Horacio - Olalla
Alemán; Clelia - María Eugenia Boix; Porsena - Marta
Infante; Livio - Agnieszka Grzywacz; Porcia - Soledad Cardoso; Calpurnia
- Ana María Otxoa; Mimo - José Pizarro. Los Músicos De Su
Alteza; dir. Luis Antonio González.
Nebra only wrote the first act for this opera, commissioned in 1728 for the marriage in Lisbon of Ferdinand VI and Bárbara de Braganza. The work was an espectáculo a la española, consisting of a loa (prologue) three acts and interludes, composed in established seventeenth century practise by “several geniuses” to a text by José de Cañizares (1676-1750), the successful playwright who amongst other things often wrote texts for new compositions sung at the Spanish Royal Chapel.
The music of the other two acts was written by a pair of Italian composers, Giacomo Facco and Filippo Falconi. Both had more experience than the Spaniard, who was it seems in fact taking his first theatrical steps with this work, having previously been limited to the composition of sacred music for the Spanish Royal Chapel. In fact, as Cotarelo states in his Historia de la zarzuela (1934), it was long thought to be the only theatrical work by the Aragonese composer; and most certainly it was the only one he composed for the court, as the remainder of his dramatic output was written for Madrid’s two public theatres, the Cruz and the Príncipe (now Teatro Español).
All that has come down to us is Facco’s music for the loa and the first act, by Nebra. This latter has now been recorded with great skill by the Aragonese group Los Músicos de Su Alteza. According to the short but authoritative notes by their director Luis Antonio González, Facco’s music has been omitted as having no contact with the plot of the opera, and because its “archaic style is … frankly not as rich in resources as Nebra’s”. So we’ve missed nothing important, and what’s more the downside for being able to check out the contrast would have meant putting a second disc in the case. Mind you, Los Músicos de Su Alteza have shown themselves well able to successfully project less interesting or more archaic music than Nebra’s.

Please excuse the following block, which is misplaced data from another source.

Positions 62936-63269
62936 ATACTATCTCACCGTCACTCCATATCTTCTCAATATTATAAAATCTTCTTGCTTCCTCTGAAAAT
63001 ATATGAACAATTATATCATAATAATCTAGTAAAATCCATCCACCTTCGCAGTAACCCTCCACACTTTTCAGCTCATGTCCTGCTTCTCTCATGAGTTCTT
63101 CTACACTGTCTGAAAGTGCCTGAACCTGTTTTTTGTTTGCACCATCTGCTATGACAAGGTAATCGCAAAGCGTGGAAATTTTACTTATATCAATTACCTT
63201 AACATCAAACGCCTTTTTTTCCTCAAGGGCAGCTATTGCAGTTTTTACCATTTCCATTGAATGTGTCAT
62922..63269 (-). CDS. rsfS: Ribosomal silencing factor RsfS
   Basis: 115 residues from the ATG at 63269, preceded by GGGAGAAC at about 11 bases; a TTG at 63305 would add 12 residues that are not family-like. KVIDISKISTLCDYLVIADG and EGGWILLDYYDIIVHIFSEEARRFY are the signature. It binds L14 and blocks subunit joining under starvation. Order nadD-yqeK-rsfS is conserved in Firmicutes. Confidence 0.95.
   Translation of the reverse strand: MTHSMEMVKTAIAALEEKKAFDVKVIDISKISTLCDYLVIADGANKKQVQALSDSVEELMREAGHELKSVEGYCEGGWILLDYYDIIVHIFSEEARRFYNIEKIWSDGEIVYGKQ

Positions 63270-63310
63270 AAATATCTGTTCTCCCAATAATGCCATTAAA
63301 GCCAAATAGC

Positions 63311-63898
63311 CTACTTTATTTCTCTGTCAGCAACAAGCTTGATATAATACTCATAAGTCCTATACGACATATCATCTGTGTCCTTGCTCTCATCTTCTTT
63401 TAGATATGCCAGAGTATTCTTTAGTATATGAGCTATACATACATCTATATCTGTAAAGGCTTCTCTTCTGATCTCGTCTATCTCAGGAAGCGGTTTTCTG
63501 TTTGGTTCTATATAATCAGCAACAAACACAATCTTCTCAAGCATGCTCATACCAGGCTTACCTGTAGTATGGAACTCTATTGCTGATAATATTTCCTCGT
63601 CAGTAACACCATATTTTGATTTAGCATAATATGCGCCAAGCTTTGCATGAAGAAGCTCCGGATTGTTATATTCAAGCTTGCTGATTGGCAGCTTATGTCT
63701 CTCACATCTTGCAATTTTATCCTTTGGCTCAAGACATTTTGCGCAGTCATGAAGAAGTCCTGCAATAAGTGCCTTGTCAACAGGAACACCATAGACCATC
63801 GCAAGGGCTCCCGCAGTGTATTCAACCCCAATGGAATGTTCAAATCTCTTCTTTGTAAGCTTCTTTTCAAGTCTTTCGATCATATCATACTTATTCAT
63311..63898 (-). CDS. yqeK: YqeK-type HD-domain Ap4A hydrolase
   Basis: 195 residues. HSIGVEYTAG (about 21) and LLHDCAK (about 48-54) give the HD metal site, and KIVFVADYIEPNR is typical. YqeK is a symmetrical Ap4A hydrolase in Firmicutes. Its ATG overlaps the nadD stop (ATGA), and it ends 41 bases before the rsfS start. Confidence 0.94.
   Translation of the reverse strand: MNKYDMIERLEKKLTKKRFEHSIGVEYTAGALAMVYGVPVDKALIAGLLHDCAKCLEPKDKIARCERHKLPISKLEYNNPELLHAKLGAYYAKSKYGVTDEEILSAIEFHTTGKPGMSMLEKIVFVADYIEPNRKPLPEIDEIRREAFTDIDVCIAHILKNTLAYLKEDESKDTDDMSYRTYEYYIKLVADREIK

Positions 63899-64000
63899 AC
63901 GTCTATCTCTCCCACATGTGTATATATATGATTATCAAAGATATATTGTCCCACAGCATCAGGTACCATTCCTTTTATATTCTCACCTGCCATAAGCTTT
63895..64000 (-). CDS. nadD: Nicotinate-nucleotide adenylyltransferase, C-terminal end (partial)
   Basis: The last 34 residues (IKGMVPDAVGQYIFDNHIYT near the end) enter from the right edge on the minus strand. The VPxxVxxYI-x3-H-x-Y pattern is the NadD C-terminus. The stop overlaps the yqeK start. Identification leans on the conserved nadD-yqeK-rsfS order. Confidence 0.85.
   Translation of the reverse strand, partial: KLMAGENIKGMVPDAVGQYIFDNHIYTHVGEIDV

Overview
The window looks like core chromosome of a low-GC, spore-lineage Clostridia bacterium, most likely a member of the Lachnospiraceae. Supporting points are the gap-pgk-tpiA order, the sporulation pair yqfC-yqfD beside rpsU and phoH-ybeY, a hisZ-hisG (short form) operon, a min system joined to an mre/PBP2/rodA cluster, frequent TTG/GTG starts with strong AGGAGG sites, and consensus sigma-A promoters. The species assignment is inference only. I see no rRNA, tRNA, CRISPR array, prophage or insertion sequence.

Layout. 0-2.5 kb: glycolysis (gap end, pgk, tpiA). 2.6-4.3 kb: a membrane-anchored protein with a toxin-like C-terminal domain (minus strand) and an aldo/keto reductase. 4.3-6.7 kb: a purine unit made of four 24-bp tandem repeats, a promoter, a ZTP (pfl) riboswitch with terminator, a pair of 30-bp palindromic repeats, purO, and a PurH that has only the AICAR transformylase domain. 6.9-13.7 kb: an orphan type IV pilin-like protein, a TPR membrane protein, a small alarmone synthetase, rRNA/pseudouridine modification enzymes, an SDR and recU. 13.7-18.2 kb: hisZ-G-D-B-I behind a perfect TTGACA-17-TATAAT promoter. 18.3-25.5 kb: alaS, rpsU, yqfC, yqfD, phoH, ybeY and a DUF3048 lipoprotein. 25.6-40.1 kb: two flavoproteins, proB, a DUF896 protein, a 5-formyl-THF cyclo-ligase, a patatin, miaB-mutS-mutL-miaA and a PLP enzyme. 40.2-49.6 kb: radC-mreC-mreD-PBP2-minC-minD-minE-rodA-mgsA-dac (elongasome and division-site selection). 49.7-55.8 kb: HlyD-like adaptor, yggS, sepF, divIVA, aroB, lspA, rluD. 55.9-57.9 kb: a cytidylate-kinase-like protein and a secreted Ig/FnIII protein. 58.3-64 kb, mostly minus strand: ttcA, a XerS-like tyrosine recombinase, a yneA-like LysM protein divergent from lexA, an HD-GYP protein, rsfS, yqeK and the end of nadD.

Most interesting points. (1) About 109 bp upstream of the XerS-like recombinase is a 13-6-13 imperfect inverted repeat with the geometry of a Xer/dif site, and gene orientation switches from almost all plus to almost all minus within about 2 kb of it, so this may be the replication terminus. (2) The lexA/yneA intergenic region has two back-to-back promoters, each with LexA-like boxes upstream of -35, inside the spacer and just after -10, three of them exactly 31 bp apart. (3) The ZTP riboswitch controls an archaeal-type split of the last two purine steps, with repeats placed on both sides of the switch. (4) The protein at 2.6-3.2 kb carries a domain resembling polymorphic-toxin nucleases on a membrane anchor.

As witness the fact – coming to matters interpretative – that the recording of Amor aumenta el valor boasts exquisite phrasing both from orchestra and soloists; and from the latter unfailingly clear diction, even in the case of the only singer (Agnieszka Grzywacz) who does not have Spanish as her mother tongue. All this goes along with the singers’ ability to adapt their emotional expression, from the extremely touching Olalla Alemán in her aria “¡Ay, amor, ay, Clelia mía!” through to the extremely witty José Pizarro.
Talking of him, it’s a controversial decision to change the comedy character from the soprano voice for which all these roles were written, to the tenor. By doing this González varies the score’s (perhaps monotonous) sonic picture, whilst placing the work in the Spanish tradition in which the comedy character was the only one to be sung by a man. However, in the light of Nebra’s other stage works such as Viento es la dicha de Amor, we might perhaps think that the Aragonese Master sought to distance itself from that tradition, since he also dispensed with the near-inevitable comic seguidillas sung by the male clown, either alone or in duet with his female counterpart. The theoretical question remains, but this does not stop us enjoying José Pizarro’s singing as Mimo, with its clean articulation well-integrated into the “head voice” where it needs to be.
I’d like to note, too, the care taken with the recitatives; the real delight in grace notes and dissonances; and above all the absence of the temptation indulged by other directors to abuse the chest voice, or those pseudo-folk effects inherent in music of the Spanish Baroque that so easily slide into habit. It’s necessary to leave these a little to one side, if only to check out how this music sounds without tambourines, castanets and flamenco sighs.
In short the recording is a success which could not have been achieved without the deep knowledge shown by the director and his performers in presenting Nebra’s material. The artistic ease with which they put across their product (even down to the album cover) has not been achieved through mere improvisation in the moment. Good work.
© Gerardo Fernández San Emeterio
8 November 2011